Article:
How long since you wrote someone a note, with a pen and paper? Here are five reasons to get the ink flowing and make a real impression on your prospects and customers.
I was reading an article on Harvard Business Review Blogs the other day discussing the near extinction of the handwritten note. It wasn’t that long ago that I was in Sales and I was writing them all the time, but somehow not so much anymore. When I interviewed Bob Wolff last year and asked him what the secrets of his Billion Dollar career were, he just smiled and said, “I do my work consistently and I try to take care of people by, for example, returning phone calls and writing thank you notes.”
No secret there it seems. Even in the “how to” manual “Success as a Real Estate Agent for Dummies” by Dirk Zeller, he says “Promptly after the open house, send hand-written thank you notes to every single person who provided you with contact information. In today’s word of email and computer-generated correspondence, the power of a hand-written note is multiplied many times over”.
Possibly a tad of overkill there by Dirk, but I challenge you to think about the last time you received a handwritten note, and how it made you feel. And no I’m not talking about the cranky post it on the windscreen of your car telling you to “f— off and park somewhere else”. I’m talking about the kind that says “I really appreciated your help”, or “If you ever need anything in the future, please let me know.” Think about that burst of pleasure at seeing handwriting on an envelope with a real stamp. It feels as though someone has reached out and greeted you in a way that an SMS simply cannot.
And then think about how long they “hang around” for. The last couple I received (thank you Jason Hellyer and Sarah Latham) are still on my fridge. And they were written some time ago. We tend to keep them around because they create an feeling that is unforgettable and a very positive reaction to the writer is created.
Handwritten notes spark curiosity and thought, and I think, send a truly important message about you and how you like to conduct business. And — so I’m told — people who express gratitude also benefit by experiencing better health and sleep, less anxiety, and more life satisfaction. So they benefit the giver and receiver alike. After all, who doesn’t feel good making someone else feel good?
What to write?
It doesn’t always have to be a thank you note, although that is the most common thing people write on paper. Here are some other ideas:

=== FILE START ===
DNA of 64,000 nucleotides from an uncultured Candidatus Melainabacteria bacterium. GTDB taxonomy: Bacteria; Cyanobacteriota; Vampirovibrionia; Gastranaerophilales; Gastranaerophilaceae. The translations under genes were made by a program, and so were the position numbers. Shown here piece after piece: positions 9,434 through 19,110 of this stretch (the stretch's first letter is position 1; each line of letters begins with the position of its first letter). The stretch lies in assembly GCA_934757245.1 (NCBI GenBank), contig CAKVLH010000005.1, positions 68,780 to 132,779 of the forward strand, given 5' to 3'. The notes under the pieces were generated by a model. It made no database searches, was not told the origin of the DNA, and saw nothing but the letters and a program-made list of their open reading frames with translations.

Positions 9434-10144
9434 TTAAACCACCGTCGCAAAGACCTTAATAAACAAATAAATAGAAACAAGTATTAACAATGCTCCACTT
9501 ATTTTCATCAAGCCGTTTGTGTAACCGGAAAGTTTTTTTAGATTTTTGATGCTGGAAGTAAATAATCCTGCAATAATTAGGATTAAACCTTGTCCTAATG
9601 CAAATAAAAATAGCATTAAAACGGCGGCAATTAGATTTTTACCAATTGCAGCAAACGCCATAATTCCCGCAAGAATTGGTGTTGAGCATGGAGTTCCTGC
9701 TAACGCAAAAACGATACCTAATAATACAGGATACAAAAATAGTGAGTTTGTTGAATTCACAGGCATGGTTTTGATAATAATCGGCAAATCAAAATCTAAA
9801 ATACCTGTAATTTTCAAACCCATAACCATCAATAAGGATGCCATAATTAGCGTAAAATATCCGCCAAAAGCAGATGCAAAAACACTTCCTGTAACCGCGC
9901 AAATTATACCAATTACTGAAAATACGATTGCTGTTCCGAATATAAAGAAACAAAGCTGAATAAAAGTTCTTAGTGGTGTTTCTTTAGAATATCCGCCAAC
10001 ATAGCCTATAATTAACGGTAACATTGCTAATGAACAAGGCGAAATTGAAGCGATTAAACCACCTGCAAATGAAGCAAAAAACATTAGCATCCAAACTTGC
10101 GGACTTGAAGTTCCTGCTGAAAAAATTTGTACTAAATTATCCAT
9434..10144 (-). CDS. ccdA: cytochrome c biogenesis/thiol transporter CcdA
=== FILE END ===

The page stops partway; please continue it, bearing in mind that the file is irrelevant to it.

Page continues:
- Conversation follow up. You can remind someone personally that remind someone they’re not forgotten, raise new ideas or thoughts, or even include a small gift that carries some personal meaning to the receiver.
- Say Congratulations. Whether it’s a new baby, a general acknowledgement of achievements, a promotion, or yes, even buying or selling a home.
- Expressions of sympathy. Can be the toughest thing to write, but sincere notes personal notes can offer great comfort to the receiver.
- Wish someone well. We all have changes in our lives that can become turning points. Changing jobs, moving house and other life events are great opportunities to let someone know that you are thinking of them.
- Notes in the workplace. Send a positive note to your team or to other people in the office. It will give them a boost and often create a vibe that will make people more willing to go the extra mile for you. “In a world too often cold and unresponsive, spirit-lifting notes are springs of warmth and reassurance. We all need a boost from time to time, and a few lines of praise have been known to turn around a day, even a life.” – Fred Bauer
Sometimes with new customers the hardest part is courting them and getting your message heard. So don’t deliver yours in an impersonal, unforgettable way.
Can you spare 15 – 30 minutes each day to dedicate yourself to writing at least one thank you note to a prospective client or customer? If you can deliver at least one per day you will have delivered more than 200 personalised pieces of goodwill in a year. Now imagine if everyone in your office did that? And think about the positive perception it would create for the whole team, or the the brand as a whole.
Now, before you reach for your keyboard to email your PA to give them something to do, please bear in mind that you can’t outsource this task. You have to pick up the pen and choose your own words with no undo or autocorrect. It has to be personal, it has to be authentic, and it has to be heartfelt. Send something that will brighten someones day – even if it is just for a moment.
If you must outsource something, make it the trip to the Post Office.